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User-Agent: Mozilla/4.76 [en] (Win95; U)
In its "start" handler, the iptables initscript runs iptables-restore with "-p" and "-f" on the command line. Neither of these flags is recognized by
the iptables-restore executable.
Steps to Reproduce:
1. Set up an iptables-using kernel.
2. Install a trivial rule: "iptables -A INPUT -j ACCEPT"
3. Save the tables: "service iptables save"
4. Clear out the tables: "service iptables stop"
5. Try to reload the tables: "service iptables start"
Actual Results: Observed diagnostic output:
/sbin/iptables-restore: invalid option -- p
/sbin/iptables-restore: invalid option -- f
Bad argument `[336:46265]'
Try `iptables-restore -h' or 'iptables-restore --help' for more information.
Expected Results: Error-free execution of the initscript, with faithful restoration of all chains.
Notice that after the command-line flag complaints, iptables-restore prints an additional "Bad argument" error message. This suggests that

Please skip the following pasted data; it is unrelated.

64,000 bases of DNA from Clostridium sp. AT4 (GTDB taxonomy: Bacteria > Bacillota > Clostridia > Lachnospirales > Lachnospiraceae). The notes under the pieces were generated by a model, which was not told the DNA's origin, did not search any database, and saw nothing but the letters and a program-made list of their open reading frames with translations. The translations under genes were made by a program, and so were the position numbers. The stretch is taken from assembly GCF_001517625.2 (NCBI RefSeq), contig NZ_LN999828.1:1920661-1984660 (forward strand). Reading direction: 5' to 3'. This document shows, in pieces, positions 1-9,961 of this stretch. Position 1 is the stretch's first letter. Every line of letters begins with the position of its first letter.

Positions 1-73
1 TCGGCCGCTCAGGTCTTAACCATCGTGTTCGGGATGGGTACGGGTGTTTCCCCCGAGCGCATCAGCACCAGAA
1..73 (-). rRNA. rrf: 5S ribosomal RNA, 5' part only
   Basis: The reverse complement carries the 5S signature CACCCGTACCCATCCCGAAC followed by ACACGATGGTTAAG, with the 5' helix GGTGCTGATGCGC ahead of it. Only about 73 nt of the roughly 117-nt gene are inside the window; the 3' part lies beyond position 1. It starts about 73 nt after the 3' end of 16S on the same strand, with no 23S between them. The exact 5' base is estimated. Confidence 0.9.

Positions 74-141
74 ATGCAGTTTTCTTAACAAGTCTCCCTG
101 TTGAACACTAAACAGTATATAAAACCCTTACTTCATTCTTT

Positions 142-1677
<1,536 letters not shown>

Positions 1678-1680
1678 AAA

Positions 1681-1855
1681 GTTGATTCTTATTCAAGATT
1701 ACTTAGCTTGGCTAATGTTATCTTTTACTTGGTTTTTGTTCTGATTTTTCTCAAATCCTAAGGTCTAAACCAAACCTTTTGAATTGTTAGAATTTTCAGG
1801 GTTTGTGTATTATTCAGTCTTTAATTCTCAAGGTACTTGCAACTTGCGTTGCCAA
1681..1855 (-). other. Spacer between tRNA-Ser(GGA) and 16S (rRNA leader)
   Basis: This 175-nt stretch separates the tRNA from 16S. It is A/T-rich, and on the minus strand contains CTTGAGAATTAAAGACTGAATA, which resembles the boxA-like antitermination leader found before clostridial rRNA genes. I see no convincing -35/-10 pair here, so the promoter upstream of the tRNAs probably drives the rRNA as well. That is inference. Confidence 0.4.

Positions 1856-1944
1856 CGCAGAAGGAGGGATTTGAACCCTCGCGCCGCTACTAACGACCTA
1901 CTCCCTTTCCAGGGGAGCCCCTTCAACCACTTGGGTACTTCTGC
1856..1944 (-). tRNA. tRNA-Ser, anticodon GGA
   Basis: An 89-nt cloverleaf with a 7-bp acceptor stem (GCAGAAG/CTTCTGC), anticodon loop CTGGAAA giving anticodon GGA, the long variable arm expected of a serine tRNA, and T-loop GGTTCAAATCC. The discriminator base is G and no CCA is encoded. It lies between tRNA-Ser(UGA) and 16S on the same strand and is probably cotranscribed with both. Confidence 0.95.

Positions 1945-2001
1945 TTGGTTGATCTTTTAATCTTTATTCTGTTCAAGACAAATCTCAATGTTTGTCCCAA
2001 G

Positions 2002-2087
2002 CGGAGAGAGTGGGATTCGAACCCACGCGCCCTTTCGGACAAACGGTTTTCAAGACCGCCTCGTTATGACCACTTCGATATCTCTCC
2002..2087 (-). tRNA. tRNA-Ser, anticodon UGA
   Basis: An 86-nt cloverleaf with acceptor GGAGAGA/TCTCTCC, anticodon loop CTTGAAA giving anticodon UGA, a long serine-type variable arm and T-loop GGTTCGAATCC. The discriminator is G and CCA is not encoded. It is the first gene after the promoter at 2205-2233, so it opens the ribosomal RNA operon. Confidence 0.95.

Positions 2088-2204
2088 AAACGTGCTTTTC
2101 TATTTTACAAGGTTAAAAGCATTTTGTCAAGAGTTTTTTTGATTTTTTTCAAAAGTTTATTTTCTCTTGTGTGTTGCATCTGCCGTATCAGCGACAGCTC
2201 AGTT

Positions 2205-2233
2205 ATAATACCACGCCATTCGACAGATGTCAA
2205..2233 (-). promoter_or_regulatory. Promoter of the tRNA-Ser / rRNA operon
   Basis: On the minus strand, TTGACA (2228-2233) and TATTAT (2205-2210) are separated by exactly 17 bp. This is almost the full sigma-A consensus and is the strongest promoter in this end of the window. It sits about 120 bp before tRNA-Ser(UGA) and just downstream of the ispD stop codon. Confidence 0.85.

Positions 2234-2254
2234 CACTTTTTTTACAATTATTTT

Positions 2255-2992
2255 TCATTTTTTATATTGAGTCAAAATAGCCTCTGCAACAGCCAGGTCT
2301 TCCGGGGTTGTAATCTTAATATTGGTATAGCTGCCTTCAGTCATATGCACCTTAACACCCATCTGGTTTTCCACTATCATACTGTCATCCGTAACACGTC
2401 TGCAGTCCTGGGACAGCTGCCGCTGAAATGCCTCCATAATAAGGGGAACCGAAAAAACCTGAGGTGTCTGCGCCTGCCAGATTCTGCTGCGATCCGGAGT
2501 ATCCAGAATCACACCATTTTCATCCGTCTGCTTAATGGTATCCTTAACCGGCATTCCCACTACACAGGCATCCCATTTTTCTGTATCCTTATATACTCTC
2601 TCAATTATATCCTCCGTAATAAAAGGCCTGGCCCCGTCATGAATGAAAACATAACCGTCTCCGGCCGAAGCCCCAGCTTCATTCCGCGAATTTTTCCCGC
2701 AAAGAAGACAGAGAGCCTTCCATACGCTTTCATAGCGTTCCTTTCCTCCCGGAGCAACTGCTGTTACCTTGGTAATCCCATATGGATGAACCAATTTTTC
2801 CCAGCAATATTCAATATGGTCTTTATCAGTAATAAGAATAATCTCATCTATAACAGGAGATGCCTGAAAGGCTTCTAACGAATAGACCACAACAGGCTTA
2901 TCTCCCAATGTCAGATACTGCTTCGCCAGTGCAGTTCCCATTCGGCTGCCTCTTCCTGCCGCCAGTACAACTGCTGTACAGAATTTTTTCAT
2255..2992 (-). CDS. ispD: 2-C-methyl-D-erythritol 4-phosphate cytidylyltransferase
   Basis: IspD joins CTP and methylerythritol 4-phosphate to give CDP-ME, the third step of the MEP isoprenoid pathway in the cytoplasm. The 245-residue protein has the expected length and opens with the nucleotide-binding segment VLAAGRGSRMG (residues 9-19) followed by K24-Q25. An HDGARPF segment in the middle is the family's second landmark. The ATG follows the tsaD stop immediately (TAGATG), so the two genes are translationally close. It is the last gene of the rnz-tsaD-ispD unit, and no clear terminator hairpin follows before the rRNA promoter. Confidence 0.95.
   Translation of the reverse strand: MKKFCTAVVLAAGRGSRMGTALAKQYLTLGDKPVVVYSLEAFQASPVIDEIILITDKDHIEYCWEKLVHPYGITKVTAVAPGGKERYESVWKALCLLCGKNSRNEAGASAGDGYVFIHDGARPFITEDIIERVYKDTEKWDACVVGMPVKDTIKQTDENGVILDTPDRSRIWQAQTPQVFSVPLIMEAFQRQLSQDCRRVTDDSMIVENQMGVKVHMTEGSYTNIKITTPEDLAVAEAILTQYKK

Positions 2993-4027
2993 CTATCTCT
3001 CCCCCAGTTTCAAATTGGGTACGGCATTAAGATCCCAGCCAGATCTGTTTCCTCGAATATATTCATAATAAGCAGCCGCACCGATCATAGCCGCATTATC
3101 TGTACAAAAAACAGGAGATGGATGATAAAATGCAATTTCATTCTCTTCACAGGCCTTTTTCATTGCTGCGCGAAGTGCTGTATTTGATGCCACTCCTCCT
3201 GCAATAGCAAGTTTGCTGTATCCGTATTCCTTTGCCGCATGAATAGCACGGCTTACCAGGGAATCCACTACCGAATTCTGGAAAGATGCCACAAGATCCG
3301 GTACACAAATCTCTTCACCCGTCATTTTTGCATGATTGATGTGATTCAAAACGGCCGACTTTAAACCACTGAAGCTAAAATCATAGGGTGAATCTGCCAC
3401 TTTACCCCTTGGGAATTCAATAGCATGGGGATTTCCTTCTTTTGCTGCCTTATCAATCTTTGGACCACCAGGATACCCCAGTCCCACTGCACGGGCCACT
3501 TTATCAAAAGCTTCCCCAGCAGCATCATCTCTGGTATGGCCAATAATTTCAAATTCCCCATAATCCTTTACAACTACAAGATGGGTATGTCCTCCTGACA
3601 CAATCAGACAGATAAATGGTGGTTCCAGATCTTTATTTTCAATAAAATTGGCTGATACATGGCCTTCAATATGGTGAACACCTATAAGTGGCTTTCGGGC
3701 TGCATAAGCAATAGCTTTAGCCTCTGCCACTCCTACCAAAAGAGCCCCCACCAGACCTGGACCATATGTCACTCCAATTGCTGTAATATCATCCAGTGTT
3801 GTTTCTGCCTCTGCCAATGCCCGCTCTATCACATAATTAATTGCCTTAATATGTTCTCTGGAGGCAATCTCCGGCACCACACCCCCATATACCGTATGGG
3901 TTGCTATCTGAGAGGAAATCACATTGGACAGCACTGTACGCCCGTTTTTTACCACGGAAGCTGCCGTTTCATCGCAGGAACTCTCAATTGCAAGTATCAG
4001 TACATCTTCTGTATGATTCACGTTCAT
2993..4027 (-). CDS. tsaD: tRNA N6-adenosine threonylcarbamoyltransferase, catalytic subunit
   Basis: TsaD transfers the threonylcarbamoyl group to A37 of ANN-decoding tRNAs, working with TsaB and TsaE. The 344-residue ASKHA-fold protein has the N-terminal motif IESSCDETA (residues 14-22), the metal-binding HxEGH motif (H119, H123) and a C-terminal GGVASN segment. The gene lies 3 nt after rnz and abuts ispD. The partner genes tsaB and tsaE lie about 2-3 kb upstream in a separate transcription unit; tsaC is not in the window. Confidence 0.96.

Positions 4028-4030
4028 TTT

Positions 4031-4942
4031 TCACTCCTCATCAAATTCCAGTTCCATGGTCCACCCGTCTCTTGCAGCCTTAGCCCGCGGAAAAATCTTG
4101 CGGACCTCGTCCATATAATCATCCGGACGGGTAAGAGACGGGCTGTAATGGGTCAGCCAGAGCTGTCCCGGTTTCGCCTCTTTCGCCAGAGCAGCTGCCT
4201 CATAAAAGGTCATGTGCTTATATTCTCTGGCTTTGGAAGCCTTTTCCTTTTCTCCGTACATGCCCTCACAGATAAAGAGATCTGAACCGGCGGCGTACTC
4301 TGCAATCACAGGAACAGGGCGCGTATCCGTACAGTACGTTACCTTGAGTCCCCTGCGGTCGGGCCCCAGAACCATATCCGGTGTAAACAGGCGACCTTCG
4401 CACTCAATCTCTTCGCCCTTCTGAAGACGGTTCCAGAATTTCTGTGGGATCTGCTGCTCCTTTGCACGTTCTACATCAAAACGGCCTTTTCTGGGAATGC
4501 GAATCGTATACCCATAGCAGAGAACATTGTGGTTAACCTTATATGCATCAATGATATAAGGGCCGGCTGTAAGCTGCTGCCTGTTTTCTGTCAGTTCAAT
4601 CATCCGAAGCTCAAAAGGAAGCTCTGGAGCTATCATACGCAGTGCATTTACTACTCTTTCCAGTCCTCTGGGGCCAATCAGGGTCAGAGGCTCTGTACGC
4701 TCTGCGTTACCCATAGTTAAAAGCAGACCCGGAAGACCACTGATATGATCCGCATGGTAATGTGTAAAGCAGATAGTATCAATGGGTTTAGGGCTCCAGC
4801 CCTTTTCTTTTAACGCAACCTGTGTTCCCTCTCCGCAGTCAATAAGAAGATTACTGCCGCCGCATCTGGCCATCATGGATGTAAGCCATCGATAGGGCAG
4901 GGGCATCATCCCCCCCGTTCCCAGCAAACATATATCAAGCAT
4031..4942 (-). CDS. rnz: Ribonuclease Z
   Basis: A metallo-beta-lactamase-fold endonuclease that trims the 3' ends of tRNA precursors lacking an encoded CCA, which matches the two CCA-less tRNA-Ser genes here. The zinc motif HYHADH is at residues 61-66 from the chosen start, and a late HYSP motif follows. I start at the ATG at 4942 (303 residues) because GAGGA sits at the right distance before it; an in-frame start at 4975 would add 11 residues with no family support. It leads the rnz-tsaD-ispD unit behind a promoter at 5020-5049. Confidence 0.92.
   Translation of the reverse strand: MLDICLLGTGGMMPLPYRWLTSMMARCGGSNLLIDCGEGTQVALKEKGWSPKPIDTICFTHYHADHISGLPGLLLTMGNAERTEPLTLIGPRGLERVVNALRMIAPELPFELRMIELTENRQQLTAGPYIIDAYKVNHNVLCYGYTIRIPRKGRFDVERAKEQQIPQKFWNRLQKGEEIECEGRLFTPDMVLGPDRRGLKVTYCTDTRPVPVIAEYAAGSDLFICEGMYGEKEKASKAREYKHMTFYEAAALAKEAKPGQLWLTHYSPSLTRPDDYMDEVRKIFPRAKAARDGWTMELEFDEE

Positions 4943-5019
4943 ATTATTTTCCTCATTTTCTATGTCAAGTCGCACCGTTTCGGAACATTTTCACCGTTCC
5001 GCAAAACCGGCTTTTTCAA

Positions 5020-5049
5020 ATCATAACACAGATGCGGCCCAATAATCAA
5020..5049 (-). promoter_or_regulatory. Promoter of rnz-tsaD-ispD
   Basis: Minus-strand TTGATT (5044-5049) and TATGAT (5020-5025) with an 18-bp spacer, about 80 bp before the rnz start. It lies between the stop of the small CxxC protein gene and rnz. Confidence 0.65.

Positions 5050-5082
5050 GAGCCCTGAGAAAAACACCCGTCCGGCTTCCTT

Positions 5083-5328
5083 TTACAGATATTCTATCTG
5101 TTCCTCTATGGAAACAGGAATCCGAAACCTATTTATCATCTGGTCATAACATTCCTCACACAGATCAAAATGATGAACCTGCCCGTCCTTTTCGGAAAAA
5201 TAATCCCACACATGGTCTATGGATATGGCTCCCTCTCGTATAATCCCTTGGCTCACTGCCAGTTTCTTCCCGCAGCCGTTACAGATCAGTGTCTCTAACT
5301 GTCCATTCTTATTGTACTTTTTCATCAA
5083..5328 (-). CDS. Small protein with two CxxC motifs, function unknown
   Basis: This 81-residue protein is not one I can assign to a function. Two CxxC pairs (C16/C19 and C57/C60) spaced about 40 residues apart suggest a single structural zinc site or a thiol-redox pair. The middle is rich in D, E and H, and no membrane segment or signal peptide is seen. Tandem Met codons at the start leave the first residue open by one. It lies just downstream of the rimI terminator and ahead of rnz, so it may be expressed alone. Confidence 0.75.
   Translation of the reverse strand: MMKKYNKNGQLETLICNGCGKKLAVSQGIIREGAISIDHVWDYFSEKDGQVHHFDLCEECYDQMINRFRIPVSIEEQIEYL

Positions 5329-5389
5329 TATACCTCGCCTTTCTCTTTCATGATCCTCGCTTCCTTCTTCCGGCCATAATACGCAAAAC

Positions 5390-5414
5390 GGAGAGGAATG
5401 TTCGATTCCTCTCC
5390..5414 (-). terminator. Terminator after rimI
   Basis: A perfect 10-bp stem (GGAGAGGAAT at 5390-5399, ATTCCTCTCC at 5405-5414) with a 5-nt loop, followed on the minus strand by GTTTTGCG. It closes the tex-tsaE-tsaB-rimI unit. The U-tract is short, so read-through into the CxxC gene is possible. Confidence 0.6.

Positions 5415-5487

there are additional, deeper problems with iptables-restore's handling of the saved /etc/sysconfig/iptables file format.
The iptables initscript in the actual "fisher" public beta contains a scrambled mix of iptables and ipchains commands, and therefore is so
broken that you probably won't even be able to walk through the steps listed above. The Rawhide script is slightly better, and you should be
able to follow the steps listed above provided that you have first manually fixed bug #26997.
The high-level summary of that bug report and this one is: as recently as iptables-1.2.0-6, the initscript is badly broken in several ways, a fact
that will be quite obvious to anyone actually using the scripts.